If you’re going to call one item in your pantry an essential ingredient than it should probably be salt. Salt is an important flavoring but also much, much more and likely used in just about every recipe you prepare.
Not only an essential cooking ingredient and taste modifier, sodium chloride is also an essential nutrient that we can’t survive without. Essential indeed!
But what is the difference between the most common types of salt: kosher, table, and sea salt? And how best are they used in the kitchen?
Last day of vacation yesterday and it feels like a success. The hurricane almost completely missed the Cape. The girls alternated their freak outs to one of them per day. Michelle only attended one work meeting. There were boat drinks and lobster rolls, bike rides and sunsets. Still masks and distancing but we made the best of it.
We did learn our school fate on Friday and after all the hand wringing and anticipation, I think finding out on vacation wasn’t a bad thing. Just another reminder that so much is always out of our control. I’m learning this lesson very slowly. Best to focus on the response. Learn our lessons from the spring and try to be better prepared and less fragile in the fall. Be a little less broken and a little more improved. Antifragile. That’s a homeschooling lesson the kids can potentially learn from.
We received another email survey about school re-opening from the superintendent this week. I dutifully opened it, read it, and then just as quickly closed it. My brain just shut down. Michelle and I have been debating our answers for the last four days. There’s no simple, easy, or right answer to the school question.
It was a stark reminder that being a parent is the hardest job. No training. No pay. Responsibilities that are never easily defined and always changing. So what do you do? I have no idea and that’s also parenting. The best you can do is be adaptable. Be ready to respond to a an unending, ever-changing flow of complicated circumstances. And keep the wine fridge stocked.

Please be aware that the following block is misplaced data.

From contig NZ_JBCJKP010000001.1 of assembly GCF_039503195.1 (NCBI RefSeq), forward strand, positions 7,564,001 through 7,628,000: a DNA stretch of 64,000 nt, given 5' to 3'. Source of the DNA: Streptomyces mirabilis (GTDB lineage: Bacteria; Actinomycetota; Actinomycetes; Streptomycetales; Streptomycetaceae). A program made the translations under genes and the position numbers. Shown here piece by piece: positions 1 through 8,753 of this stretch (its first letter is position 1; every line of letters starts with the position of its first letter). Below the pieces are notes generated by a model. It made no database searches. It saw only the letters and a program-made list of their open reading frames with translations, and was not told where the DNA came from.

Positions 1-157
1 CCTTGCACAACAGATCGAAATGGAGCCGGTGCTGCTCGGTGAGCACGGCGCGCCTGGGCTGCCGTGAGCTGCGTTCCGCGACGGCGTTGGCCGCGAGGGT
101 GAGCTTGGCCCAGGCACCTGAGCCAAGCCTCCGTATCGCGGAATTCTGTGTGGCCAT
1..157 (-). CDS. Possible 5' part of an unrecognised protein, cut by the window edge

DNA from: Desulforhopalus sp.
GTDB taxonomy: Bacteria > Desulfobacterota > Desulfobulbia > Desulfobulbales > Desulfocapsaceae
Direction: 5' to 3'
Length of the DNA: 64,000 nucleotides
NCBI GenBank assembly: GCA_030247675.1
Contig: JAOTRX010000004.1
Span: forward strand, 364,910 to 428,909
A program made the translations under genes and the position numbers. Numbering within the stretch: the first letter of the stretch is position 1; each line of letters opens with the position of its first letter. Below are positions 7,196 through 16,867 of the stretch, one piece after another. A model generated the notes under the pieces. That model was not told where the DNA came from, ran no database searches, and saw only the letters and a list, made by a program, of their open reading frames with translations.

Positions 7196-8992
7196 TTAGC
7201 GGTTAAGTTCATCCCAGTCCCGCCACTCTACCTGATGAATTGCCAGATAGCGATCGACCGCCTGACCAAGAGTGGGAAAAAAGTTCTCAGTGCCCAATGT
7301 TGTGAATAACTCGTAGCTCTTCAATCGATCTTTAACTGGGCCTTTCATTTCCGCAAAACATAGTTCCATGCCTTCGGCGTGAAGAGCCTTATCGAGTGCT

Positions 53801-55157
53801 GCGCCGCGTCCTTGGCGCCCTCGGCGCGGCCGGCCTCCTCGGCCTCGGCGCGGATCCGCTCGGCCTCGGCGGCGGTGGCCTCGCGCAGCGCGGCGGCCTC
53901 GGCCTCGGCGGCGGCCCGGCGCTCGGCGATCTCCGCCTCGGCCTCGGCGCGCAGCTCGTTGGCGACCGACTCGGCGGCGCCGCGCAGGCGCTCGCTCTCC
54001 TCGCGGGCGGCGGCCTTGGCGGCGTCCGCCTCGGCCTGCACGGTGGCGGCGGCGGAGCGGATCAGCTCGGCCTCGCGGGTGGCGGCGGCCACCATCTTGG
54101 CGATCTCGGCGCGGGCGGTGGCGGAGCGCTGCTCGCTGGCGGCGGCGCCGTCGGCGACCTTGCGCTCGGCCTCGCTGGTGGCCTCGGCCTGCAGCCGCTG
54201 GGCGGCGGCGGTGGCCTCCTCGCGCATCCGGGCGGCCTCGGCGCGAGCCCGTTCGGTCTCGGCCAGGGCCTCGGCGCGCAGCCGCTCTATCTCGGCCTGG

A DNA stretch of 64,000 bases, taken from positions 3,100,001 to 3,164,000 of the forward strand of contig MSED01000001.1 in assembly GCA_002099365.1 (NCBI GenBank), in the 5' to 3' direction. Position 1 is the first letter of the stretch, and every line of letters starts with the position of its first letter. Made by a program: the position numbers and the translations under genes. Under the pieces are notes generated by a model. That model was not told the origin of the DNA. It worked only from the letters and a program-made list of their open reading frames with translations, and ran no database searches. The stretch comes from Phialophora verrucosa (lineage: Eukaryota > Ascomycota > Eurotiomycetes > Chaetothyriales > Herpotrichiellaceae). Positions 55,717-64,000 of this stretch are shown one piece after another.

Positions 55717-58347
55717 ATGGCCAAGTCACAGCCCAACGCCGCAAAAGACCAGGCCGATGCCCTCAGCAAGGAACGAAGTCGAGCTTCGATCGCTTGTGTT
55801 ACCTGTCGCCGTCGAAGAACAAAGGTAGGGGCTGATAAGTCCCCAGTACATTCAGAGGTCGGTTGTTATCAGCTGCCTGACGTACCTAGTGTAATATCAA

Like kale, I think beets are long overdue for a primetime makeover. As a plant-based athlete, I love beets. Beets are a rich source of antioxidants, like vitamin C, carotenoids,and nitrate. Nitrate is a chemical naturally occurring in certain foods and is converted into nitric oxide when consumed. Beets can raise your nitrate oxide levels which studies have shown can increase blood flow and improve lung function. In short, beyond just being nutritious, they can make you a better athlete!
So they are tasty and a natural athletic supplement, but what about growing your own? Another reason to like beets. They are a quickly growing, fast-maturing and easy vegetable to grow in a home garden. They are fairly hardy in frost and cold tolerant and can be grown throughout the spring, summer, and fall in colder climates like New England.
So how do you grow better garden beets? Here are my top 7 home gardening tips for better beets.
Cecilia is taking trombone lessons this summer and, unlike piano lessons, she’s mostly learning riffs and scales, not full songs. Like most kids, Cecilia likes to go fast. She likes piano pieces with speed and panache. Who can blame her? It’s easy to rush in. It feels good to start. But if you’re going quickly for the sake of speed (or to get that practice session done), you’re going to make mistakes. You’re going to miss opportunities.
And listening to their lesson is a good reminder to myself. There is no prize for doing things first, the only thing that matters is doing them well. With the current state of society, there is no rush. One of my favorite things about the pandemic (can you have a favorite thing? is that strange?) is just seeing neighbors hanging out in their yards talking. Slowing down today can pay huge dividends. Slow is smooth, smooth is fast. You actually go faster and better whether it’s learning the trombone, surviving the pandemic, or vacuuming glitter.
We recently went blueberry picking at a nearby farm. Turns out, when you are required to wear masks and can’t do any field sampling, you fill up your bucket much faster! It also happened to be really hot that week and turning on the oven at all for preserves and jam wasn’t appealing.
We ate many of them fresh but we also had fun coming up with a blueberry popsicle recipe that tasted way better and was way more healthy than the vibrant blue ice pops that typically fill our freezer.
A month or so late, but we finally made it to the Cape. And the girls immediately set about trying to cram in all that missed time into eight hours. You’ve probably had these days with your kids where the time flew by as you hop, skipped, and jumped from one activity to the next. A day where you didn’t think about work, or your phone, or maybe even the virus for a bit. It’s wonderful…and completely exhausting.